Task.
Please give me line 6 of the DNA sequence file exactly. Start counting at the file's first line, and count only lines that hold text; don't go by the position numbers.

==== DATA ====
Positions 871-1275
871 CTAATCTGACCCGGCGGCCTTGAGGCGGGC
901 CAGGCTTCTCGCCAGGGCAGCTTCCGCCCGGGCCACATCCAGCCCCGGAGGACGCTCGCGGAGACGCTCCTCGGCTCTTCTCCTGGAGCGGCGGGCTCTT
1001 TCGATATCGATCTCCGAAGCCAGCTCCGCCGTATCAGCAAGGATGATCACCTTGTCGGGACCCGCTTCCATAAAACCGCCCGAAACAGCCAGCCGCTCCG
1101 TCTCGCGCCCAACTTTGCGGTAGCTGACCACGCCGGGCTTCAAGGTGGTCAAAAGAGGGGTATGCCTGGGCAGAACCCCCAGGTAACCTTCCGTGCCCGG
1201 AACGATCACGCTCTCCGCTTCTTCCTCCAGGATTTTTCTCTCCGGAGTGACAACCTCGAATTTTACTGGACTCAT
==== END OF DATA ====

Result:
1201 AACGATCACGCTCTCCGCTTCTTCCTCCAGGATTTTTCTCTCCGGAGTGACAACCTCGAATTTTACTGGACTCAT